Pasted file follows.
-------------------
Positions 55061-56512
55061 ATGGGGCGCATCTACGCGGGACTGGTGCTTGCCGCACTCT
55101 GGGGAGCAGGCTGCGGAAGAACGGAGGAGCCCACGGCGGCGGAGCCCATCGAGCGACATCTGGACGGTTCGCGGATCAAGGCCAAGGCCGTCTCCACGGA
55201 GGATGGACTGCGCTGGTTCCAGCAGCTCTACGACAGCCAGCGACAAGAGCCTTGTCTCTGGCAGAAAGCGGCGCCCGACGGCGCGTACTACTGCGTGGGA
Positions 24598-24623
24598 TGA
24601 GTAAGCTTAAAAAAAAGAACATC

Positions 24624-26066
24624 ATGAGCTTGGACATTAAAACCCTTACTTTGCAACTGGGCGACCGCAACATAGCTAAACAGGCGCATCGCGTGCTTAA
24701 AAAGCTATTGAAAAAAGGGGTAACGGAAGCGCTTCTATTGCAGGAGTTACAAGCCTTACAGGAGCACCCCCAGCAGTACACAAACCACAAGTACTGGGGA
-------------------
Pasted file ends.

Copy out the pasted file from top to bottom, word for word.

Positions 55061-56512
55061 ATGGGGCGCATCTACGCGGGACTGGTGCTTGCCGCACTCT
55101 GGGGAGCAGGCTGCGGAAGAACGGAGGAGCCCACGGCGGCGGAGCCCATCGAGCGACATCTGGACGGTTCGCGGATCAAGGCCAAGGCCGTCTCCACGGA
55201 GGATGGACTGCGCTGGTTCCAGCAGCTCTACGACAGCCAGCGACAAGAGCCTTGTCTCTGGCAGAAAGCGGCGCCCGACGGCGCGTACTACTGCGTGGGA
Positions 24598-24623
24598 TGA
24601 GTAAGCTTAAAAAAAAGAACATC

Positions 24624-26066
24624 ATGAGCTTGGACATTAAAACCCTTACTTTGCAACTGGGCGACCGCAACATAGCTAAACAGGCGCATCGCGTGCTTAA
24701 AAAGCTATTGAAAAAAGGGGTAACGGAAGCGCTTCTATTGCAGGAGTTACAAGCCTTACAGGAGCACCCCCAGCAGTACACAAACCACAAGTACTGGGGA